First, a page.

During the 2014 Twente Water Week 2014 Enver Güler is awarded for his paper ‘Micro-structured membranes for electricity generation by reverse electrodialysis’ in the Journal of Membrane Science. A jury of the Twente Water Centre (TWC) chose the winning paper among five nominated papers.
Reverse electrodialysis (RED) is a clean, sustainable, potentially attractive technology for the generation of energy from the mixing of solutions with different salinity. It utilizes the free energy of mixing these solutions (e.g. river water and seawater) to generate power. In RED, a concentrated salt solution and a less concentrated salt solution are brought into contact through ion selective membranes (anion exchange membranes, AEMs, and cation exchange membranes, CEMs) that are alternately patterned in a stack. Anion exchange membranes allow only anions to pass through towards an anode and cation exchange membranes allow only cations to pass through towards a cathode.
In the awarded paper, Enver Güler describes a simple, versatile method to prepare so called microstructured membranes: membranes with various structures (ridges, pillars, waves) of the surface. These structures mitigate the water and induce mixing, consequently increasing mass transport. Traditionally, standard, non-conductive spacers are used to separate the membranes in the stack. This induces a high resistance due to the non-conductive character of the spacers. The structures on the membranes developed by Enver Güler are made of the same ion exchange materials as the membrane. Consequently, their resistance is much lower than when standard non-conductive spacers are applied, resulting in increased power outputs. Especially the pillar-structured membranes exhibited a more uniform flow distribution compared to the other types. 21% lower ohmic resistance was obtained resulting in 38% higher gross power density and 20% higher net power density for the pillared structures compared to the flat membranes with spacers.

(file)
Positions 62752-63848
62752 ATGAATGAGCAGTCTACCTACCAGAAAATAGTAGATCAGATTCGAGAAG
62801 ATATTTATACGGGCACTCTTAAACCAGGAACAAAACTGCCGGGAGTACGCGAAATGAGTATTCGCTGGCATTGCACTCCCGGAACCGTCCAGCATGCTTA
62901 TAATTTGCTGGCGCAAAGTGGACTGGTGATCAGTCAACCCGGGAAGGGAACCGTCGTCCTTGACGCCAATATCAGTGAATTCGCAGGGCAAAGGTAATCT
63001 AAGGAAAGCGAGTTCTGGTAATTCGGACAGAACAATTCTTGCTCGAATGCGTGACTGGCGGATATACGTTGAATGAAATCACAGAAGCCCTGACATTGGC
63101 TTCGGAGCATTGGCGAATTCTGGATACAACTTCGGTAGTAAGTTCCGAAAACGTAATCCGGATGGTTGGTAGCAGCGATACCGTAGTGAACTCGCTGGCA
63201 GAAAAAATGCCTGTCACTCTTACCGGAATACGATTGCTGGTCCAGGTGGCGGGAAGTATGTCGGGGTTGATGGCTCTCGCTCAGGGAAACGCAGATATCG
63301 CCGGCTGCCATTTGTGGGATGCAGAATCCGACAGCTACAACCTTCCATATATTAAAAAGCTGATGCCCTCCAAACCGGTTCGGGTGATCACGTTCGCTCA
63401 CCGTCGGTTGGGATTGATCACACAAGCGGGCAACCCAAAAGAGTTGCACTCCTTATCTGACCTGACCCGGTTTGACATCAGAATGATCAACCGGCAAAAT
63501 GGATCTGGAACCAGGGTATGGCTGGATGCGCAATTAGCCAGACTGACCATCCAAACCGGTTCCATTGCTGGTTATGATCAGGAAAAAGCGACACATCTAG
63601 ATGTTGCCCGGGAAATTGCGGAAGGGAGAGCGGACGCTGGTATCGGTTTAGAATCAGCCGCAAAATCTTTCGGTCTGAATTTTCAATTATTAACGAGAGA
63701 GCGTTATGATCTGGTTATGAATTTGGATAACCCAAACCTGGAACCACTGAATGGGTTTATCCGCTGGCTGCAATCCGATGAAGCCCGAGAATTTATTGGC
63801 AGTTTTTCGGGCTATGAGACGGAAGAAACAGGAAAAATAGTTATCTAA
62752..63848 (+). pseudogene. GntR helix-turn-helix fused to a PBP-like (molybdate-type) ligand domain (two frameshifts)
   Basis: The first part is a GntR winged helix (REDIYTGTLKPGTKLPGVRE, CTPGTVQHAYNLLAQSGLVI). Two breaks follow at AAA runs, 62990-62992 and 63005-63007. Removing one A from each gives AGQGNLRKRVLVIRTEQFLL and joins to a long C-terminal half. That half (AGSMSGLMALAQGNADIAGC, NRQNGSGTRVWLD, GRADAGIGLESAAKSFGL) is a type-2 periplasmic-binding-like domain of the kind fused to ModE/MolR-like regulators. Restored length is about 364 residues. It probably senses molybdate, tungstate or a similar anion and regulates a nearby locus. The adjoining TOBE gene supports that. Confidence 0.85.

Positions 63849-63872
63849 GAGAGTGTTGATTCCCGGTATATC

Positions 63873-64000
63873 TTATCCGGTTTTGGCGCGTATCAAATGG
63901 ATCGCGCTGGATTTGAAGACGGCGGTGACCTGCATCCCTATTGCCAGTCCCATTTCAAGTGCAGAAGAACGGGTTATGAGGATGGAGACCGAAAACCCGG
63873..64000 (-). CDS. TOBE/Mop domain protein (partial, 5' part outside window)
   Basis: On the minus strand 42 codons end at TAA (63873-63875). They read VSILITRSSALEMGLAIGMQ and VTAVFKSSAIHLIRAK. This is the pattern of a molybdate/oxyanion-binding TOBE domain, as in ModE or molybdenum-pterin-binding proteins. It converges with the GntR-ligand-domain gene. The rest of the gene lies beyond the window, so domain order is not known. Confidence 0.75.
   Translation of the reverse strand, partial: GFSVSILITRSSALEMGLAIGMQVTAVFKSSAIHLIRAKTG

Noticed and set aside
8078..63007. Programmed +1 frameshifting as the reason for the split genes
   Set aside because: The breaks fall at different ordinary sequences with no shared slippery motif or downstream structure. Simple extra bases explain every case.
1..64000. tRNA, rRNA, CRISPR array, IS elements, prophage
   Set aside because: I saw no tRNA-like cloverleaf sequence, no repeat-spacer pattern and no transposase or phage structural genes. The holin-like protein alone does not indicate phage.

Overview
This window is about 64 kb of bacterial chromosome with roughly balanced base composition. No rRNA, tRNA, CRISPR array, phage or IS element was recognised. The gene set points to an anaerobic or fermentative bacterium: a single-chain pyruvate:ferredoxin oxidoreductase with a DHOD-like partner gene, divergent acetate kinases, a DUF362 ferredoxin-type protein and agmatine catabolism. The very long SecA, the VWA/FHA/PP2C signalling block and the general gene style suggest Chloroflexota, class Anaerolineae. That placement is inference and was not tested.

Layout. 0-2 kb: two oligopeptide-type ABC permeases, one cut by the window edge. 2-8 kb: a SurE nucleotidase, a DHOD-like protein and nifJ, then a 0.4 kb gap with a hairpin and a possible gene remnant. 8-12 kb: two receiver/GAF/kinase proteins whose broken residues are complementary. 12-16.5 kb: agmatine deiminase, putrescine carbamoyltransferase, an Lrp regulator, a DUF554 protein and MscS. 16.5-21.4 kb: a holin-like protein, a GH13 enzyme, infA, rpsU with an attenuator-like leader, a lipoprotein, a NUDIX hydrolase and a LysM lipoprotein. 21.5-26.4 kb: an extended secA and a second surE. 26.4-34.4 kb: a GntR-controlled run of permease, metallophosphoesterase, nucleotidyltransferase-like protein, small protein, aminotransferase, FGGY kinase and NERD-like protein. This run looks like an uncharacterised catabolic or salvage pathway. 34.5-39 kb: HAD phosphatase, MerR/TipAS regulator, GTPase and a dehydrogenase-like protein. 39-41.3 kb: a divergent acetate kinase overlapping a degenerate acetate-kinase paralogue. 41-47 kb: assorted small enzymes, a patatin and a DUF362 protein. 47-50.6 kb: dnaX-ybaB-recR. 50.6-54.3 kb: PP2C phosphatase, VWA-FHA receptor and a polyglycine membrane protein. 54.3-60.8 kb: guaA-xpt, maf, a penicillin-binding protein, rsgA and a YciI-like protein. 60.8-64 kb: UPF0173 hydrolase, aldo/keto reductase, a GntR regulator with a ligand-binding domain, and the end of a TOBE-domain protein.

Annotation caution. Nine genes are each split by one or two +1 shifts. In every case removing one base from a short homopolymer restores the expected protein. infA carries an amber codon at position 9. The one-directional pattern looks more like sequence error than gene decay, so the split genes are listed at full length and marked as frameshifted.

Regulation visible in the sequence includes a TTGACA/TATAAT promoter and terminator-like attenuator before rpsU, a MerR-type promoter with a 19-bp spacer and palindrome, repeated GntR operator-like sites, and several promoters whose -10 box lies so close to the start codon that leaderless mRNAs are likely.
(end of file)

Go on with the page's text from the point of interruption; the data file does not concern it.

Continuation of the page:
Enver was a former PhD candidate of MST and graduated last January 2014. He is now working in Wetsus (Leeuwarden, NL) as post-doctoral researcher.
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